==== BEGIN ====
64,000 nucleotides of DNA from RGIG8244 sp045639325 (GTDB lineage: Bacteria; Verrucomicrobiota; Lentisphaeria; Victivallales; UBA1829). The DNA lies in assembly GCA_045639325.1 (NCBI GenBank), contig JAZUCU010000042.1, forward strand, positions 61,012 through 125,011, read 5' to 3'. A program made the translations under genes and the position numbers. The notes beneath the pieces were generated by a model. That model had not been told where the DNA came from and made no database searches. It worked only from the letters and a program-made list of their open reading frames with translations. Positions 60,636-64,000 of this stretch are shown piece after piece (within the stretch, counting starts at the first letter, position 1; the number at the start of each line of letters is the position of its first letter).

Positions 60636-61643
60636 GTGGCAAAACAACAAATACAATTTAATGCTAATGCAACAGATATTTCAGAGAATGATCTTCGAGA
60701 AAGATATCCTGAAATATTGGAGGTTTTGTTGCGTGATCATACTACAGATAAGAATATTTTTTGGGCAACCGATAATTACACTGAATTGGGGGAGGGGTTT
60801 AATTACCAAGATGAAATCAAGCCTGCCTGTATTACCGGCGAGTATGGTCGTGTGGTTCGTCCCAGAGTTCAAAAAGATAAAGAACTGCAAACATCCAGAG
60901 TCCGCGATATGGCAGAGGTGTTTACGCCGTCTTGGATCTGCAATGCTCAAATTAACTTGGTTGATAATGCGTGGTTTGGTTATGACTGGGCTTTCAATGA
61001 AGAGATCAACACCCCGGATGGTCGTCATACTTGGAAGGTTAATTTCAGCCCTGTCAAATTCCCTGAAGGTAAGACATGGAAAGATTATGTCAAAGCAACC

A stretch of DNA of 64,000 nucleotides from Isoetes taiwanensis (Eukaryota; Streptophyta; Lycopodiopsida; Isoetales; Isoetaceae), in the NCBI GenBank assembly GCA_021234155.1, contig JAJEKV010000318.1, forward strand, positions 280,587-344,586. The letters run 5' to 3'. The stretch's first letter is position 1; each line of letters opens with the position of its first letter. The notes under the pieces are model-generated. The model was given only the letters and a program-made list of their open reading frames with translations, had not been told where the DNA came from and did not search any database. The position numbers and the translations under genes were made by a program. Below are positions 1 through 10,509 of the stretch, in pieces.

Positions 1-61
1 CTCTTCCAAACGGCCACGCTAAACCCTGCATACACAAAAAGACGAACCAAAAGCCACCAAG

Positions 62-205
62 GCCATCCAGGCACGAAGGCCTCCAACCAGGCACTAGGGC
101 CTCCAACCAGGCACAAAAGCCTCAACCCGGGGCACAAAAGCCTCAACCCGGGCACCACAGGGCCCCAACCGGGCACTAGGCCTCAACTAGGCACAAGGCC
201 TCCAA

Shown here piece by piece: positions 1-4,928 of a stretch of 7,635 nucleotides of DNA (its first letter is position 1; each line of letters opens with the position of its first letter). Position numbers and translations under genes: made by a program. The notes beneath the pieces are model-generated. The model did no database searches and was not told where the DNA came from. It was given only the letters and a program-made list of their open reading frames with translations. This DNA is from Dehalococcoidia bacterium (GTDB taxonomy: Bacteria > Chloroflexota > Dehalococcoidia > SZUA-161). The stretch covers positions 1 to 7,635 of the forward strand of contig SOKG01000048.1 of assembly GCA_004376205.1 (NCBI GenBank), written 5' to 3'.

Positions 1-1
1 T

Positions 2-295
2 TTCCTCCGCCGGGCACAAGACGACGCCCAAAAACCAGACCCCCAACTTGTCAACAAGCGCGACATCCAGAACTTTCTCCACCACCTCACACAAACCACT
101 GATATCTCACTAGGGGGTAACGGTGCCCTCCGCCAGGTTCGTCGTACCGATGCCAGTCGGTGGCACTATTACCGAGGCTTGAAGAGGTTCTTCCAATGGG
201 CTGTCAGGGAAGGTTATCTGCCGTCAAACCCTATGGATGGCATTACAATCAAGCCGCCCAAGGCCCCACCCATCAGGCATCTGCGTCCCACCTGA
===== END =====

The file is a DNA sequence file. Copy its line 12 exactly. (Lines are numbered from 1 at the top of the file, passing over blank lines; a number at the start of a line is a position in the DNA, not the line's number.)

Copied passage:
62 GCCATCCAGGCACGAAGGCCTCCAACCAGGCACTAGGGC